Caution is needed in establishing precedents while attempting to enhance safety

JULY 29th 2009
Once again the media manages (whether deliberately or not I cannot say) to confuse the public. When a steel works in Corby, Northamptonshire, England was closed down in 1980 and dismantled over the years 1985-1999, the toxic waste was removed to a site north of the town. It turns out the local council were either not aware or careless of how to handle this toxic waste. Later, birth defects were found in significant numbers in the area, significantly related to mothers who were pregnant during the time of the removals. Some of the toxic materials know to be present are also known now to cause some of the problems observed and today a High Court Judge found in favour of 16 out of 18 claimants. The council was found to have been negligent over work to reclaim a steel plant. It seems they certainly were and have admitted they made mistakes. It is likely they are 'to blame'.

The confusion arises when the newspapers describe this as a child-poisoning case and compare it with Thalidomide and the MMR Vaccine scare. These two cases have nothing to do with the Corby incident. Both Thalidomide and the MMR Vaccine were medicaments designed to safeguard the health of adults and children. They were tested carefully.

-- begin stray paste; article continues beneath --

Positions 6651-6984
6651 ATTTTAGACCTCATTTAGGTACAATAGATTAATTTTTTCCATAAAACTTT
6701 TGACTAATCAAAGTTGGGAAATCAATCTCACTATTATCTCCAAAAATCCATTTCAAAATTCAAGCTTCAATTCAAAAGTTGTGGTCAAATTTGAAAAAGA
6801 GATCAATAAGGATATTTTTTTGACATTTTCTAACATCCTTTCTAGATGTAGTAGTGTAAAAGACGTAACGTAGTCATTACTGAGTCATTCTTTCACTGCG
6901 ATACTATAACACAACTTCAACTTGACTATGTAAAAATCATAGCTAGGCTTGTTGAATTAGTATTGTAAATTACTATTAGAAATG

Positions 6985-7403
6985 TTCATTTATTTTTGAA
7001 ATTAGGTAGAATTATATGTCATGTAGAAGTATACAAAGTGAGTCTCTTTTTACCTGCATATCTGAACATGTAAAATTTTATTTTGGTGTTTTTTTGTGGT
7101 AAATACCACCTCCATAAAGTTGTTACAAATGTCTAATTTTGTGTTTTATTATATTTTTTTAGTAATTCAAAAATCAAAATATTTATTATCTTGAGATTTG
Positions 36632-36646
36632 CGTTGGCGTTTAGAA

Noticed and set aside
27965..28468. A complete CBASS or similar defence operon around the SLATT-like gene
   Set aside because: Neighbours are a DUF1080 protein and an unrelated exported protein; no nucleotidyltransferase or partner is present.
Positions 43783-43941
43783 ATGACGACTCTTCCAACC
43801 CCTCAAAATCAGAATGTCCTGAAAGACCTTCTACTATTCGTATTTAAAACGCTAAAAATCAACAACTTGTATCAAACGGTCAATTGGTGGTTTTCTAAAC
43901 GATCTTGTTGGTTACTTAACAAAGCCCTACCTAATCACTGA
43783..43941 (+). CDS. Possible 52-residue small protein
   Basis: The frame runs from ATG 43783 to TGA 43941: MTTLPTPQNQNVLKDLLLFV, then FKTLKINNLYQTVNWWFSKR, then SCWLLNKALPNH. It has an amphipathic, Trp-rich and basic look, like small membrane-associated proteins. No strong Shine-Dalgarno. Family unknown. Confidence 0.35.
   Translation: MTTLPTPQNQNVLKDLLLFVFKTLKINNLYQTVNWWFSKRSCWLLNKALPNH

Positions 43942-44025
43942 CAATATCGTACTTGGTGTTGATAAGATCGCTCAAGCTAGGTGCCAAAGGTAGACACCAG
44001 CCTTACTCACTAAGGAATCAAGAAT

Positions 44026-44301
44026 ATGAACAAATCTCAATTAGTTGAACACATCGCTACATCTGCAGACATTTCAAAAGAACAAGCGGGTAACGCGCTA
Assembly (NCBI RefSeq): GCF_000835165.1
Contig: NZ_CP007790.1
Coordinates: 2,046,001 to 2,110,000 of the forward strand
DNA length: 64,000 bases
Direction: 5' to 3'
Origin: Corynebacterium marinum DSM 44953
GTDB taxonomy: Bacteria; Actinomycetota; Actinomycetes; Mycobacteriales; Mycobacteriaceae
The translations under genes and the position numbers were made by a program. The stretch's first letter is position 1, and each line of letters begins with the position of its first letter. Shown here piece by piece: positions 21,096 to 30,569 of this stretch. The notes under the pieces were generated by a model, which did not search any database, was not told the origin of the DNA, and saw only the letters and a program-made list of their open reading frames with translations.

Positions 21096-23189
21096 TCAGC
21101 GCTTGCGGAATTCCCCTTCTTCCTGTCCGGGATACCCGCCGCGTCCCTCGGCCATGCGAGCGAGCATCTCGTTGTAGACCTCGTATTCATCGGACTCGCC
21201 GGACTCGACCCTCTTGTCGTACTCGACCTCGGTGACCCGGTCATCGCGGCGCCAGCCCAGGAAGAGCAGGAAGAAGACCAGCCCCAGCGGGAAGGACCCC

Thalidomide was a tranquilizer and painkiller proclaimed as a "wonder drug" for insomnia, coughs, colds and headaches. It was also found to be an effective anti emetic which had an inhibitory effect on morning sickness, so thousands of pregnant women took the drug to relieve their symptoms. At the time of the drug's development it was not thought likely that any drug could pass from the mother across the placental barrier and harm the developing foetus. Nor were any dangerous effects suspected if it did. However it was much later discovered that the Thalidomide molecule was produced in two mirror versions, only one of which was dangerous to a developing foetus at the precise stage of development when 'morning sickness' was, tragically, most likely to occur as a symptom in the mother. Thalidomide of the 'safe' isomer could be still used today, even by pregnant women if it were not for the fact that some of the safe isomer could convert in the body to the other. Thalidomide and analogues are approved today for the treatment of many serious conditions. So the reason the manufacturers of Thalidomide paid serious amounts in compensation to the children and families affected was because they were RESPONSIBLE, but not because they were NEGLIGENT. They were also to some extent BLAMABLE because they took the risk with pregnant mothers. But that blame is mitigated in that they had no reason to believe there was a risk at the time and tests on live foetuses are not allowed. Corby Council knew they were moving dangerous toxic materials. There is however a LIABILITY of any manufacturer of artificially produced drugs that have not been a naturally consumed item in the past. We are only truly liable for behaviour we know to be wrong. For that reason we are obliged to educate ourselves to a level appropriate to the freedoms and privileges we claim. A drug company must comply with the law as it now exists and that defines the limits of LEGAL LIABILITY as far as the supply of drugs is concerned.